229

I have a Boolean variable which I want to convert to a string:

$res = true;

I need the converted value to be of the format: "true" "false", not "0" "1"

$converted_res = "true";
$converted_res = "false";

I've tried:

$converted_res = string($res);
$converted_res = String($res);

But it tells me that string and String are not recognized functions.
How do I convert this Boolean to a string in the format of "true" or "false" in PHP?

  • 1
    Newer use function ( (string) $param[boolean type] ){ if($param){....} } because (string) false => "false" is not false... – zloctb Oct 29 '15 at 8:54

15 Answers 15

350

Simplest solution:

$converted_res = $res ? 'true' : 'false';

  • 1
    This is the easyest way to do it, but it depends on what you need it for it might not be the best sulution. – Androme May 8 '10 at 18:43
  • 1
    @DoomStone I know it's been 3 years, but I just wanted to know what makes you think in some cases it's not the best solution. The ?: notation is the most simplified code we can come up with in this situation. – caiosm1005 Jul 14 '13 at 23:39
  • 1
    For example for me, it is not the best solution for the case at hand: I am not sure what the type of the return value is; it may be boolean or something else. (Calling a function someone else wrote during debugging.) Your solution converts $res to boolean, whereas var_export can handle all possible types. – user2443147 Jun 15 '14 at 18:47
  • 13
    @user2443147 the type being boolean is literally the first fact mentioned in the question. If you are not sure about the type you are dealing with, you have a whole other set of problems to begin with. – nem75 May 20 '15 at 6:01
  • 3
    Note that you need extra brackets when you mix ternary operator and string concatenation. echo '<active>' . $res ? 'true' : 'false' . '</active>'; does not produce desired result, echo '<active>' . ($res ? 'true' : 'false') . '</active>'; does. – Salman A Mar 5 '18 at 8:33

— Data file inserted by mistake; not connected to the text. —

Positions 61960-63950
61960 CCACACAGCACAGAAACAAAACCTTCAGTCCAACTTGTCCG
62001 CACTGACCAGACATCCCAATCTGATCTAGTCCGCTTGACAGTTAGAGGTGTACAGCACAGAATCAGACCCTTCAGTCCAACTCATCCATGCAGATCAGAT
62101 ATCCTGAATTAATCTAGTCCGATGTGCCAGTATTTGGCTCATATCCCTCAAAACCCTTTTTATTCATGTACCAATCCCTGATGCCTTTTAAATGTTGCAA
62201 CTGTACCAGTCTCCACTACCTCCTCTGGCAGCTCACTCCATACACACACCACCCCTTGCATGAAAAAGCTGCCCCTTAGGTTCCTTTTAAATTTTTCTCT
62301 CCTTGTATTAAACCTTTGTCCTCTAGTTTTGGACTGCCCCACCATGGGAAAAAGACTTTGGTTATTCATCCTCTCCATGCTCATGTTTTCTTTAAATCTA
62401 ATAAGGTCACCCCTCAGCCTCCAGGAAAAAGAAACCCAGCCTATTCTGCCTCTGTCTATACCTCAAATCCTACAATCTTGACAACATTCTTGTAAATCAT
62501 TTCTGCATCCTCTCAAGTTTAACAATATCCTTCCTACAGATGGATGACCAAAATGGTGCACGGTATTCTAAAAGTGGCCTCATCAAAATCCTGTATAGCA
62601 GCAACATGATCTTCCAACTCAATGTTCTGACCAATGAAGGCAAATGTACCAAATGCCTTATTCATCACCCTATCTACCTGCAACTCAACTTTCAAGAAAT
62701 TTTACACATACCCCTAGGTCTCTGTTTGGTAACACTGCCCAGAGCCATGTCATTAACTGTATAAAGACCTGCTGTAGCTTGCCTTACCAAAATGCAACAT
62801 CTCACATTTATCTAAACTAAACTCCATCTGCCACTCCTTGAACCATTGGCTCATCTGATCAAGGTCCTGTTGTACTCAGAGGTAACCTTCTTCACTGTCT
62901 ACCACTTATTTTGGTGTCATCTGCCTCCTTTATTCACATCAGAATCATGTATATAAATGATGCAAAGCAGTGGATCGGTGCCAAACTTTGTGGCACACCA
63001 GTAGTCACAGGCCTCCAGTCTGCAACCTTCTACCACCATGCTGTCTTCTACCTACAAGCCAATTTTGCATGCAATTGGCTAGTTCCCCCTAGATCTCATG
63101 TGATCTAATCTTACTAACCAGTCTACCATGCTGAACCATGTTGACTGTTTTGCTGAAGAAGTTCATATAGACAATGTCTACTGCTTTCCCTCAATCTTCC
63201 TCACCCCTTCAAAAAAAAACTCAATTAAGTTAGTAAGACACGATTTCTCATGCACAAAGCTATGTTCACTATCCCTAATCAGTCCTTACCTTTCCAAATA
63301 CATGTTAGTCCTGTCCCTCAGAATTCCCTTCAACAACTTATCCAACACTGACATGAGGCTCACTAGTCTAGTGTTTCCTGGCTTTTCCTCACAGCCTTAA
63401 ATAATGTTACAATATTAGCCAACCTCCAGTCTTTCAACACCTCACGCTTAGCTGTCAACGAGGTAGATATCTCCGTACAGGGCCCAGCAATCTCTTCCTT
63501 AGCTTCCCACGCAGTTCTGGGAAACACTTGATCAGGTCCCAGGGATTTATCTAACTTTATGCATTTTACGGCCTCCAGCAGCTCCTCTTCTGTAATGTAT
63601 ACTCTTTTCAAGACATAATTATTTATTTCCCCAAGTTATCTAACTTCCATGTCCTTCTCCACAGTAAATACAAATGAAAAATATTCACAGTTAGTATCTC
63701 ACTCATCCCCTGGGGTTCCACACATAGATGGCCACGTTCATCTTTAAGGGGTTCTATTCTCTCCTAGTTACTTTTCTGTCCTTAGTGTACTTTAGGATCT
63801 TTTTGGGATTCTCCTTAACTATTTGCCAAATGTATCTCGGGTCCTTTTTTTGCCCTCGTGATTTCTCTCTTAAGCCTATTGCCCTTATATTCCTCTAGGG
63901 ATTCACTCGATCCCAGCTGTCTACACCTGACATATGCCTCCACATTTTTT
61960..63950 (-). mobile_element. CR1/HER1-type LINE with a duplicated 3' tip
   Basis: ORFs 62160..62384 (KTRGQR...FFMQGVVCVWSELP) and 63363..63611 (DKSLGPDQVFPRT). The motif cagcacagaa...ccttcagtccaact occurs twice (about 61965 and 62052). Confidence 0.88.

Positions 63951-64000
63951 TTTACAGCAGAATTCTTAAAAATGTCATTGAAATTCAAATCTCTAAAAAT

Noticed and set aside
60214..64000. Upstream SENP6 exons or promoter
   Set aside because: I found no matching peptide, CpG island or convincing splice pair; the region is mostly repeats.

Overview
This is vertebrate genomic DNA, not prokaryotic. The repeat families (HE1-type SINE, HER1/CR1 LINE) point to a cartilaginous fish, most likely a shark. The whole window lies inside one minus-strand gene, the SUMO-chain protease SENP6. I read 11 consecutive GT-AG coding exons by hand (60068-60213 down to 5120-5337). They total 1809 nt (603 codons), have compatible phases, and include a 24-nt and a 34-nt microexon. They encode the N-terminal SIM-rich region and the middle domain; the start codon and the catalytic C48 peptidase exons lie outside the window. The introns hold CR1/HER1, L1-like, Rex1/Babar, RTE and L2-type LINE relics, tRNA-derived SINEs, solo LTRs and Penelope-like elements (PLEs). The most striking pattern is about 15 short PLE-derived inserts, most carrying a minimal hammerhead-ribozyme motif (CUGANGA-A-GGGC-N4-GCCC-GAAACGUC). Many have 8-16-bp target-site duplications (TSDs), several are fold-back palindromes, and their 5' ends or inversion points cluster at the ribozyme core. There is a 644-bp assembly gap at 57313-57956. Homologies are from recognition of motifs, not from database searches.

189

The function var_export returns a string representation of a variable, so you could do this:

var_export($res, true);

The second argument tells the function to return the string instead of echoing it.

  • Perfect answer. This is the "PHP" way of getting a "...a parsable string representation of a variable" – peterchaula Sep 30 '19 at 8:17
58

Another way to do : json_encode( booleanValue )

echo json_encode(true);  // string "true"

echo json_encode(false); // string "false"

// null !== false
echo json_encode(null);  // string "null"
  • 6
    I think semantically using var_export() is more in-keeping with the intent of the operation (unless one is needing the string for some JSON, that is ;-) – Adam Cameron Mar 3 '16 at 9:42
  • 3
    This really relies on the side-effect that the JSON representation happens to be the same as what is wanted. It also relies on the JSON extension being installed and enabled, which might be very likely but isn't a given. So imho this isn't a clean solution. – Nick Rice Apr 29 '16 at 21:53
36

See var_export

  • 3
    See Christian's answer for more detail. Specifically, include the second argument (true). – Jimothy May 22 '13 at 17:37
  • This is a "link-only" answer, which does not meed SO guidelines for an "Answer". Please edit to include relevant info from the link into your post. While the information is useful, it is more appropriately left as a "Comment" to the OP. All necessary information from the link must be embedded in the answer. 1) If the link were to become unreachable, this post would become useless. 2) visitors should not be required to visit external links, only to figure it out themselves. That said, links to documentation, sources, or additional info is highly encouraged. Thanks for your contribution. – SherylHohman Mar 1 at 20:29
11

You use strval() or (string) to convert to string in PHP. However, that does not convert boolean into the actual spelling of "true" or "false" so you must do that by yourself. Here's an example function:

function strbool($value)
{
    return $value ? 'true' : 'false';
}
echo strbool(false); // "false"